Close your eyes and imagine with me for a moment, you live in Malawi, Africa and your daughter or niece tells you she is going to have a baby – your joy for her is dampened by your fear for her and the baby.
The nation of Malawi has an infant death rate of 35.3 and a maternal death rate of 349 per 100,000. This compares with 5.6 and 19.0 per 100,000 for the U.S.
You know why these statistics show Malawi near the top of the mother baby mortality rate. You know that your daughter will try to make it to a health care facility in time for delivery – with no cars in the whole village she will begin her walk with the first contraction. I know why my daughter has the large black garbage bag to deliver on, two pieces of string to tie off the cord, but she fails to have the necessary razor blade the government tells all mothers they must bring with them.
You’re happy for her, but immediately begin worrying if she will make it to the hospital in time. You know the necessary supplies to have a safe clean delivery are usually not available at the hospital even if she makes it there in time. You walk the 10 miles to the hospital with her and stop with each contraction. You are relieved when she makes it there in time only to find she is 40th in line for a delivery cart. There are 12 gurneys with mothers ready to deliver, but under each sits a mother ready to deliver also. When your daughter is ready to push, the nurse makes one patient get off the cart so she can lay down. My daughter will not scream or call out for help because no one does. The one nurse literally runs from cart to cart and trying desperately to be there in time to catch and assess the baby and cut the cord. The nurse hands her the baby immediately, and just like mother from all over the world she smiles with happiness and kisses her baby, then counts the fingers and toes to make sure they’re all there.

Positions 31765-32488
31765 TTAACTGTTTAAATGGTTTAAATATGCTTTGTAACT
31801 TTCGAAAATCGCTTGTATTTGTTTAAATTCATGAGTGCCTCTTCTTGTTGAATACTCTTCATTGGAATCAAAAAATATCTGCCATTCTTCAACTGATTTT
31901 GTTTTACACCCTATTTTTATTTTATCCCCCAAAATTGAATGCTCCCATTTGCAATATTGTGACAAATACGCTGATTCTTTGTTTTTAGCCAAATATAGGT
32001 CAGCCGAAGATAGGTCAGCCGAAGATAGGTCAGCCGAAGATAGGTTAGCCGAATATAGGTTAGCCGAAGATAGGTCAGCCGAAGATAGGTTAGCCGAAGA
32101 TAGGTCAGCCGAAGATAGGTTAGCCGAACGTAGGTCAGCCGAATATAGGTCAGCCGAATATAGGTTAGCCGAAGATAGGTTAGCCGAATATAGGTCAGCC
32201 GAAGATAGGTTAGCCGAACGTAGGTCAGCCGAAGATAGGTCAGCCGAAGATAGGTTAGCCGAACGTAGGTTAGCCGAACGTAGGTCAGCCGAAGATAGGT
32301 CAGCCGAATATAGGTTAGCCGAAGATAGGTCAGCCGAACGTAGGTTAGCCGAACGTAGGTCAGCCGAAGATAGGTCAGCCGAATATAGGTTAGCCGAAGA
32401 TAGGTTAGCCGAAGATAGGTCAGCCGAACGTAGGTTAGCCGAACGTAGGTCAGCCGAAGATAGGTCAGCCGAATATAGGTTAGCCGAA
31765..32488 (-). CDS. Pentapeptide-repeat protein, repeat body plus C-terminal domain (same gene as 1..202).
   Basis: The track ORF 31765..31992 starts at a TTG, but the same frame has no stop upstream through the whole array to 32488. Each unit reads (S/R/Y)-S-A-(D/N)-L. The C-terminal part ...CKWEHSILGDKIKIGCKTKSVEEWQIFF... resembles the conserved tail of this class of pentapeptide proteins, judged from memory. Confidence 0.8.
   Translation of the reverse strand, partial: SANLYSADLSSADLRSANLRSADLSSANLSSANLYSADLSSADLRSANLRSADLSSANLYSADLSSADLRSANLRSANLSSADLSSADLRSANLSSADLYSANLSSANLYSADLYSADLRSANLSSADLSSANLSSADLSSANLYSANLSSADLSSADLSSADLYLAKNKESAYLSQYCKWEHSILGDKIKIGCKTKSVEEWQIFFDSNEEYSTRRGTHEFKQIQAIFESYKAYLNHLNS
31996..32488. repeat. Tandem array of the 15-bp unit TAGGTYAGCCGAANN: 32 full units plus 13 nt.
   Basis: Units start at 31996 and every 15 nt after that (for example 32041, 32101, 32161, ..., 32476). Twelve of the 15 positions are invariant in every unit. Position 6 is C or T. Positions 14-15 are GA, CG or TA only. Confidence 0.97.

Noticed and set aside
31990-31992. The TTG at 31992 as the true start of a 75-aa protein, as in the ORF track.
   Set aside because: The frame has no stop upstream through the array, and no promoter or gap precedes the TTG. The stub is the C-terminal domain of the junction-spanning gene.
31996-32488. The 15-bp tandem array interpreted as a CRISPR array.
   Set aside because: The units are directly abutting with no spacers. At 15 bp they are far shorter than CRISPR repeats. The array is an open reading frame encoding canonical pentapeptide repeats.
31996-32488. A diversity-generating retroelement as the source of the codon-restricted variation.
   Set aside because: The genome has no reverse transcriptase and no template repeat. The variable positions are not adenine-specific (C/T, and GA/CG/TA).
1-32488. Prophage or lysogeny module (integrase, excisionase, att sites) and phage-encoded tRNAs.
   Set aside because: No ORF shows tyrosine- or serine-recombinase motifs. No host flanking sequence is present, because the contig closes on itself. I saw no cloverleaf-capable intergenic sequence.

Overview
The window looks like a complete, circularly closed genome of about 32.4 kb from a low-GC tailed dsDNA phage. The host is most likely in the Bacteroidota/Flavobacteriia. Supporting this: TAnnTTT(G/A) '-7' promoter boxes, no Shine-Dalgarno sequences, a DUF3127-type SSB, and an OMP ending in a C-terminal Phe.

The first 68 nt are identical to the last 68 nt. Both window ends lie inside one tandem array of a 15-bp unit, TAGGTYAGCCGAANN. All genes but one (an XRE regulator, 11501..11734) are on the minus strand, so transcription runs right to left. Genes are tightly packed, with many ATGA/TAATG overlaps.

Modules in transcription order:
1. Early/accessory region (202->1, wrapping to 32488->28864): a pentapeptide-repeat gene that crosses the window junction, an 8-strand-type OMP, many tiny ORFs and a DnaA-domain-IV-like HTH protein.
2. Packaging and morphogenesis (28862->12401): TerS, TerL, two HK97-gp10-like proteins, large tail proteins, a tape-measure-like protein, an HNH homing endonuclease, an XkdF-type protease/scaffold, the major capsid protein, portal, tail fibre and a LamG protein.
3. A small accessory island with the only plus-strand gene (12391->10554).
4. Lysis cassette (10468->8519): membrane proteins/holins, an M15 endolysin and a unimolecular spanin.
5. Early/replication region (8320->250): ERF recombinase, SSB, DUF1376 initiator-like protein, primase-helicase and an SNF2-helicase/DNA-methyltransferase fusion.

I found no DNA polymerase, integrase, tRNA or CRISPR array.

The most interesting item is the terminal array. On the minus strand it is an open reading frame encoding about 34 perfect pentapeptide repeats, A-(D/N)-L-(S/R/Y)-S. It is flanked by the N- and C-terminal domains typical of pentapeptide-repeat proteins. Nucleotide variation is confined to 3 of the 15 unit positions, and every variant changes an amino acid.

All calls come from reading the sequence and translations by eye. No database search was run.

She is now given 10 minutes to stand up, clean the baby, and wrap it in the cloth she brought with her. She cleans herself, but without Kotex she uses a wad of cotton ball to catch her blood. The nurse then comes to her, looks at the baby and smiles, and tells her to walk to the ward. The big black garbage bag holds all the contents of delivery and will be burned or thrown in a large pit or toilet outside the hospital. The ward is full, so she sits on the floor with many other new moms and waits her turn for a bed or mattress on the floor.
Can you help? Absolutely! Gather some friends who are as appalled as you are for this situation and make baby packs for expectant mothers. Doctors without Borders has made a list of essential supplies for a clean, safe delivery. Giving a pregnant mother this bag relieves worry and stress about her upcoming delivery and the supplies. With little modification – here is what you put into a gallon or larger Ziploc bag.
1. One large black garbage bag, 40 gallons or larger
2. One piece of cloth or Chux to lay the baby on immediately.
3. A baby blanket and hat.
4. Two wash clothes, one for mon and one for baby.
5. Two Kotex pads.
6. A wrapped bar of soap.
In a small Ziplock bag add:
7. two pieces of string 8 inches long, to tie the cord.
8. One wrapped single edge razor blade to cut the cord.
9. Two pairs of exam gloves.
10. It is not necessary by doctor’s standard, but for fun put a zero-to-3-month onesie in also. These mothers are delighted and proud to receive these.
11. If you wish, and have room, add a small Bible, or piece of jewelry as a personal gift.
12. Write a short note telling her you and mothers from all over the world are praying for her and the baby’s safe delivery.
Suzi Stephens, RN Medical Director